North Carolina Signers of the U.S. Constitution

William Blount

William Blount was born on March 26, 1749, in Bertie County, North Carolina. He became a leading businessman with his brother, John Grey Blount, after Independence. His heavy financial speculation and questionable business activities in the western territories, however, created enormous problems for him later in life.

Blount was first elected to the General Assembly in 1780 as a town representative from New Bern. He was elected to the Continental Congress meeting in Philadelphia in 1782, 1783 and 1784. He returned to North Carolina to represent Craven County in 1783, 1784 and 1784-85. He was elected Speaker of the House during the latter session.

On March 14, 1787, Blount was elected as one of the state’s delegates to the Constitutional Convention in Philadelphia. In 1789, he served at the state convention in Fayetteville and voted for ratification of the newly-written Constitution. Blount then returned to the state legislature, serving in the Senate in 1788 and 1789.

On August 17, 1790, Blount was appointed governor of the territories south of the Ohio River. The appointment gave Blount nearly autocratic authority in the territories. In 1791, he helped negotiate the Treaty of Holston, which resulted in the Cherokee Indians ceding a large portion of their homeland to the United States, much of it already occupied by whites.

In 1794, when the population in the western territories grew large enough to call a territorial assembly, a bill was passed establishing Blount College (a forerunner of the University of Tennessee).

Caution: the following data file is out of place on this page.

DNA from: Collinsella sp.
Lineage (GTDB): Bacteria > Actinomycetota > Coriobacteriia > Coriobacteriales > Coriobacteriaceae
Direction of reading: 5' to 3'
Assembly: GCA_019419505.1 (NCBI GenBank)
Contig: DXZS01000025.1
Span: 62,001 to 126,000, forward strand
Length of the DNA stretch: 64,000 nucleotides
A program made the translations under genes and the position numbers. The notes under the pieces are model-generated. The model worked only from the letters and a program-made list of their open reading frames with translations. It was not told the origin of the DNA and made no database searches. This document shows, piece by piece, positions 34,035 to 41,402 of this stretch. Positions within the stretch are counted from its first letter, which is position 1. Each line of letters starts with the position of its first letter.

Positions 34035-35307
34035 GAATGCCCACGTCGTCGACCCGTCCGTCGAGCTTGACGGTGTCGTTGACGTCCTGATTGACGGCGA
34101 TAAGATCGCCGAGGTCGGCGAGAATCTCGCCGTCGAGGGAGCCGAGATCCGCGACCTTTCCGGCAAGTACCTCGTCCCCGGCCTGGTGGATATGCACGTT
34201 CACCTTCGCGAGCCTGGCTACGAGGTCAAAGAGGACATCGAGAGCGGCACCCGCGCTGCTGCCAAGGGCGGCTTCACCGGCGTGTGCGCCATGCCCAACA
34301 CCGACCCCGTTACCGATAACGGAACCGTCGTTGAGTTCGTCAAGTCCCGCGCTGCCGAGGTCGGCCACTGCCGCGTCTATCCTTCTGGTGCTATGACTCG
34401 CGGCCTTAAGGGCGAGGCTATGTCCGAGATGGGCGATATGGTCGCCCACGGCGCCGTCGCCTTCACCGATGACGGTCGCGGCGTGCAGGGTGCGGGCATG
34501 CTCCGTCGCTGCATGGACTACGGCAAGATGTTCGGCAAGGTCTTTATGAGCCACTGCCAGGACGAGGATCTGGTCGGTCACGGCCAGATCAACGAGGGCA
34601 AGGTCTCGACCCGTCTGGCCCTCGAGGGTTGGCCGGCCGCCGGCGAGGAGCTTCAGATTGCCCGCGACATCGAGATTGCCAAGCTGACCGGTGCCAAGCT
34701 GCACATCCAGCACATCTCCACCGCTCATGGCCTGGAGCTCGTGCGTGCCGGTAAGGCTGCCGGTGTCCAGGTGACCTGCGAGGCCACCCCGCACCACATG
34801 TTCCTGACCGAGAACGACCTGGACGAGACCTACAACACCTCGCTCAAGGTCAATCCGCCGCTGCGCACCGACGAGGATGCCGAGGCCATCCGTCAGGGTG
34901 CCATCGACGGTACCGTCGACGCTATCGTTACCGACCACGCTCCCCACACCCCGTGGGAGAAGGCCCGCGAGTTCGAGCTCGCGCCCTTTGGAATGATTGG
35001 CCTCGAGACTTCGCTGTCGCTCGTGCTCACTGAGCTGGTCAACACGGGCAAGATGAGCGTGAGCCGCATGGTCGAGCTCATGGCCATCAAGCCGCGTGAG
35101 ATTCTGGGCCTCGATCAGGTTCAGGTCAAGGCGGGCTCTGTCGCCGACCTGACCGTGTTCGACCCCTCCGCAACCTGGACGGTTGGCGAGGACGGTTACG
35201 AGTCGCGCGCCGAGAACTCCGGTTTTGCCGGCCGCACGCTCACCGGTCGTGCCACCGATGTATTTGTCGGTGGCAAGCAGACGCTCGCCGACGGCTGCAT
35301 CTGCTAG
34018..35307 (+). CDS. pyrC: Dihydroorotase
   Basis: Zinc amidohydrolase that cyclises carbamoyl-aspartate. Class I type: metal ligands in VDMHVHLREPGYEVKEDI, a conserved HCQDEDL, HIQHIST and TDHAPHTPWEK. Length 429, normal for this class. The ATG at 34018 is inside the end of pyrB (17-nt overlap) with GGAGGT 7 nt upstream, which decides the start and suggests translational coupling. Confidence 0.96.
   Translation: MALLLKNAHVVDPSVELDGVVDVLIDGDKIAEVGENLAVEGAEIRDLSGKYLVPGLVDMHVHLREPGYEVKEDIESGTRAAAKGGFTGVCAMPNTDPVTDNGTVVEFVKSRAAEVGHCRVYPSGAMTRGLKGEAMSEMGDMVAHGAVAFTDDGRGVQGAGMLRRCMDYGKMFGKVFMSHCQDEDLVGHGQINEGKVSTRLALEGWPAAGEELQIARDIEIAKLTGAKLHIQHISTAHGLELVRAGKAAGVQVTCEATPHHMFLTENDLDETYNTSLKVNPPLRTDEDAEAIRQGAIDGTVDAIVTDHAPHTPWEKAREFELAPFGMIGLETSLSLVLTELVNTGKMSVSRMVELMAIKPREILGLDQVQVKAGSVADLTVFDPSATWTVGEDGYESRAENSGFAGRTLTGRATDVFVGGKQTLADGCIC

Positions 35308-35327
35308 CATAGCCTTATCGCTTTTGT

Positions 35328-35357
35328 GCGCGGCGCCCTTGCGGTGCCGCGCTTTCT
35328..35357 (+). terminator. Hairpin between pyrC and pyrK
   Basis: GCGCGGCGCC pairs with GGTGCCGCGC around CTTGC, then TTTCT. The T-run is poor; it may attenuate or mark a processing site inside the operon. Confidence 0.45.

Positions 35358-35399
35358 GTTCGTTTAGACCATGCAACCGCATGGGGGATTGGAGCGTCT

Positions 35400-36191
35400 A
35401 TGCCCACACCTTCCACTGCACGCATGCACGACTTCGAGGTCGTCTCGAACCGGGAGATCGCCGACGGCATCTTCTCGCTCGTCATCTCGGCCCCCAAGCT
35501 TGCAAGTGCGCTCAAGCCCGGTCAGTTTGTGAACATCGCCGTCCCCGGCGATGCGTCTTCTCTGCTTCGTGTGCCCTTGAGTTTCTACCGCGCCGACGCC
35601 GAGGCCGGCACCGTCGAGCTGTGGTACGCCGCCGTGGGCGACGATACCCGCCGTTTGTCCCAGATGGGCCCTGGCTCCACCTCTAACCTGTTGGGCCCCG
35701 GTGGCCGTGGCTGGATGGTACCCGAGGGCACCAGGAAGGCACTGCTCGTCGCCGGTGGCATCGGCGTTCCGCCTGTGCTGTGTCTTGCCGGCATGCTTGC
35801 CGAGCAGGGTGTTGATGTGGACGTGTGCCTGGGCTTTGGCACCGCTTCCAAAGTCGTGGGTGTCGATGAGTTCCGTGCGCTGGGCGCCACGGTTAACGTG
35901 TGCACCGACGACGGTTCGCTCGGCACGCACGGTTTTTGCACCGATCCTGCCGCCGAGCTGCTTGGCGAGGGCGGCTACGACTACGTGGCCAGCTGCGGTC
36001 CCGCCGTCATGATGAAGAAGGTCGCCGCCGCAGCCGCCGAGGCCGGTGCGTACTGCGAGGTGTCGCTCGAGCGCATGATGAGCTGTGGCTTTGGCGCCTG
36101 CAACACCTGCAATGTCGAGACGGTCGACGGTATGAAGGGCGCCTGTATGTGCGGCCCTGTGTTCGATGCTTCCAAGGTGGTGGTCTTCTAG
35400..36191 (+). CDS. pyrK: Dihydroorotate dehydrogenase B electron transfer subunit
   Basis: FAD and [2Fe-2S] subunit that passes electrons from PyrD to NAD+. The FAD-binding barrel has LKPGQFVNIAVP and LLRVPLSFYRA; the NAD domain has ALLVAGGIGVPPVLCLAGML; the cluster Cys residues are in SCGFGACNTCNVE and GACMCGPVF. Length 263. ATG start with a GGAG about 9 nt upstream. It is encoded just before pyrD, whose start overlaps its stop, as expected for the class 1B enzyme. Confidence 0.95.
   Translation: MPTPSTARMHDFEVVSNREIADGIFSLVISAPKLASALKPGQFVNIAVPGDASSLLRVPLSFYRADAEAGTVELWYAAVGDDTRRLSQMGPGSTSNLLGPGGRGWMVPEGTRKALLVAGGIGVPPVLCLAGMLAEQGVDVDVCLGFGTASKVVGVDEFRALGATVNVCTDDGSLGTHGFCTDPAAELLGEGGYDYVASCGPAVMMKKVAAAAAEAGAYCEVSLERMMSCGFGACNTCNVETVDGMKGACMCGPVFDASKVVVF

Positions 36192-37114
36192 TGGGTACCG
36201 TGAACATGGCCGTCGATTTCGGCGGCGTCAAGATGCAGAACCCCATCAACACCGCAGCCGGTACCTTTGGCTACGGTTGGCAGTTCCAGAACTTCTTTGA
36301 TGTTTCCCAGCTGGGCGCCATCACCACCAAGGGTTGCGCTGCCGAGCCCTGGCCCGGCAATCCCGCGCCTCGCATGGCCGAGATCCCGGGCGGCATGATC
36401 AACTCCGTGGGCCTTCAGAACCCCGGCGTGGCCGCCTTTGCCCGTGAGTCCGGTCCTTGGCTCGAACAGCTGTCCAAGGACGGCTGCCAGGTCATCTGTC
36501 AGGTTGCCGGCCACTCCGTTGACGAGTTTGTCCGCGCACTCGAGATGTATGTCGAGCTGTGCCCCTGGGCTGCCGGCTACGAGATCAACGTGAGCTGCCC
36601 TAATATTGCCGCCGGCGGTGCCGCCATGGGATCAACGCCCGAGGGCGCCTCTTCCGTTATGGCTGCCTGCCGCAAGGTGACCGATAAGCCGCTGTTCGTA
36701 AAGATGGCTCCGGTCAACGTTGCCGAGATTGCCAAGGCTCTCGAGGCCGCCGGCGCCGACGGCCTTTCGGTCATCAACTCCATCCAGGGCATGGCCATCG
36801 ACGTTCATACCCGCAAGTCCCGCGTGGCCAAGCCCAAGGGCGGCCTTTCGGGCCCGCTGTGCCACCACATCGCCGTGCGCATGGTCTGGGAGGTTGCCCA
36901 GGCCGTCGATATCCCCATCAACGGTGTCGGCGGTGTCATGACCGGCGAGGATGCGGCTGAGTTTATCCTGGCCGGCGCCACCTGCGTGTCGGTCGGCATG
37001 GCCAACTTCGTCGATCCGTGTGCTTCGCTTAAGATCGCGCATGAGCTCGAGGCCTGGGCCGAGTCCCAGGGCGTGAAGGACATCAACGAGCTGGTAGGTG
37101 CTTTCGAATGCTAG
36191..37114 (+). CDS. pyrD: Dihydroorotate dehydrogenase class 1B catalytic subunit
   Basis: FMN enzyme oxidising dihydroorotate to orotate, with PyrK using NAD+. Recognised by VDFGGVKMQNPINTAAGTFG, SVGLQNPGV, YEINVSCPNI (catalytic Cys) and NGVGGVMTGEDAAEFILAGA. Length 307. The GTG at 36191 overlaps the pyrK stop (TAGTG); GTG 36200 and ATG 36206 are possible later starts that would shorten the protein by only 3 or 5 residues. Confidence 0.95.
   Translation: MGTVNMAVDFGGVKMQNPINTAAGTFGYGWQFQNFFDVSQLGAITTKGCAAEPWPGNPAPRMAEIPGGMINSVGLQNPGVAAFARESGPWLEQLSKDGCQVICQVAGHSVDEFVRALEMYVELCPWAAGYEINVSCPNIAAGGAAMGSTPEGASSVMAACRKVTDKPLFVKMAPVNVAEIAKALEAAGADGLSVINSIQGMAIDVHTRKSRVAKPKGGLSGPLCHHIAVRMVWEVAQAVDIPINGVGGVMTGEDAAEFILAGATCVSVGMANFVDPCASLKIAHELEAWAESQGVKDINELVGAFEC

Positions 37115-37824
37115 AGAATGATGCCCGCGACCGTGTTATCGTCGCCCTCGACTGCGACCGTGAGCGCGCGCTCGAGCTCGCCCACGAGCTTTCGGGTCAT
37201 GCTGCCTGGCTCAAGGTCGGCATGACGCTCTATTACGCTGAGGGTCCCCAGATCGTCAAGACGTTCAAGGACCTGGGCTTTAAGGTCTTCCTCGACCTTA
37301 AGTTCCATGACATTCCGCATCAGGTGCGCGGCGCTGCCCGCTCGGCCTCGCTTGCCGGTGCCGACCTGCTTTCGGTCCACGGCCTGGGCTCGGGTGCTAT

On July 8, 1797, while serving as one of Tennessee’s first two United States Senators, Blount was expelled from the Senate for what was known as Blount’s Conspiracy. A rumor that Spain planned to cede New Orleans and Louisiana to France ignited concern in the U.S. that the move would deny America’s right to the Mississippi River. Blount took charge of a plan already underway to recruit frontiersmen and Indians for a war against Great Britain to seize the Mississippi basin. (Great Britain was bound by the Peace Treaty of 1783 to permit free navigation of the Mississippi River to the United States and France.)

President John Adams obtained a letter, written by Blount, outlining plans for the war. In July of 1797, he turned the letter over to Congress. Blount’s expulsion swiftly followed. On December 17, 1797, the House of Representatives opened Blount’s impeachment trial, the first such legal proceeding in United States history. In 1799, the impeachment proceedings were dismissed for lack of jurisdiction.

The people of Tennessee still had faith in Blount, however, electing him to the State Senate in 1798, where he was elected speaker. He died in Tennessee in 1800.


Immediately above comes from Pages 853-854 of the 2005-2006 North Carolina Manual, with minor edits.


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